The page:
Make Room For The Stuttering

Why Friends Is Deep Down Powerful

Posted on: July 27, 2010

I was in Chicago for the Friends Convention this past weekend. For the third year in a row, I came home feeling inspired, empowered, and emotionally drained. It is hard to describe what happens at a conference with 150 kids who stutter and their parents and other people who care about stuttering. It is the most accepting, caring environment that you can imagine. New comers feel loved, welcomed and supported within minutes of walking through the door. Really. Someone scoops the kids up and parents greet parents.

The Friends convention has such a special feel. You feel it right away. Everything about Friends is low-key and family friendly. From the homemade “program-in-a-binder” to the buffet style chicken nuggets and macaroni and cheese meals, you know this is about the kids.

As an adult who stutters coming to a Friends event, motivation is very different. Adults are not there for themselves, or our needs or some type of therapeutic transference. Nope, we go to help, and talk to kids and parents and facilitate workshops and reassure new-comers that stuttering is not a bad thing. How can it be with all these kids stuttering freely, with absolutely no fear or shame or time constraints? And surrounded by their parents.

That is the key. Families and parents talk together about stuttering, and what works. And that it is OK to accept stuttering and still strive to be the best communicator possible, at the same time. They are not mutually exclusive goals.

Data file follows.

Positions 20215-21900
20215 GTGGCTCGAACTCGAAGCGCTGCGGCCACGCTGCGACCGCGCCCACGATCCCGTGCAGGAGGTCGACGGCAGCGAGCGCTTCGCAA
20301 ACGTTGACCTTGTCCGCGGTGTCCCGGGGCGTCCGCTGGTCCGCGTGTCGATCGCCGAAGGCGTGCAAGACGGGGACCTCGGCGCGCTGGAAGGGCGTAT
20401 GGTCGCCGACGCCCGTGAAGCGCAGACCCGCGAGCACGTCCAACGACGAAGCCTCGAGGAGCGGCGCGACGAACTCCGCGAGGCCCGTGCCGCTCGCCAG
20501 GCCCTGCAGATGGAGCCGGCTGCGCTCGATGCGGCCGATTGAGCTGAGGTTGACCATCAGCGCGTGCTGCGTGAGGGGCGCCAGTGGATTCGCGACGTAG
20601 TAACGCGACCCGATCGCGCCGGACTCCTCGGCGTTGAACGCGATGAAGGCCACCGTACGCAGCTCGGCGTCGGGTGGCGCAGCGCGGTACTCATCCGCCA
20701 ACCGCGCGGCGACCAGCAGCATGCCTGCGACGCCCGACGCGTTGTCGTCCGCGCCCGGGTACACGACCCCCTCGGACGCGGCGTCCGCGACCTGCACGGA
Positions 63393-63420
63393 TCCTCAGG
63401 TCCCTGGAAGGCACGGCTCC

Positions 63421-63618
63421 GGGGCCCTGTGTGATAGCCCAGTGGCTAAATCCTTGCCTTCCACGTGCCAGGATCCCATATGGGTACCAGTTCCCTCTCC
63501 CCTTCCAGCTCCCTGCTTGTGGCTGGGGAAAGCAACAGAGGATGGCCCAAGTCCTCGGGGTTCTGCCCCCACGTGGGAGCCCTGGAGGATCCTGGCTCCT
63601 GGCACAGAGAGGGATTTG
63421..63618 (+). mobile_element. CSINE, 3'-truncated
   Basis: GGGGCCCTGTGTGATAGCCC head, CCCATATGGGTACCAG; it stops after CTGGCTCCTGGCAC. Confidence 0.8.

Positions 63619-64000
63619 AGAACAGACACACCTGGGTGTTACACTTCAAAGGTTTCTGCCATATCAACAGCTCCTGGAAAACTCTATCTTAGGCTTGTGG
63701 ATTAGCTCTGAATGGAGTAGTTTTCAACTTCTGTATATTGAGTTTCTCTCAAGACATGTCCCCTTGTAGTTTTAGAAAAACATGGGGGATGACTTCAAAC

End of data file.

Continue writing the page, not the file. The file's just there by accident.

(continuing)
All the kids go to the same workshops at the same time. And adults and parents go to one at the same time. Everything is done with a sense of cohesiveness, and the purpose of getting to know one another. We all eat together, there is only one tour on Friday night,and there are even hospitality rooms, one for teens, one for adults, encouraging everyone to hang out and socialize together, instead of going off in separate groups.

At the dinner dance on the last night, shorts, bare legs, flip-flops or even bare feet were the norm. Kids packed the dance floor and hogged the karaoke machine, as it should be. We all got in a great big circle, with arms around each other, and sang, “That’s What Friends are For”, and “Wind Beneath My Wings” to each other.

You can’t help but feel powerfully connected when engaging like this with each other. Little kids, teens, siblings, parents, grad students, SLP’s – all just become people in one big circle touching and swaying to the music, and letting tears drip a little because we had no free hand to swat them away.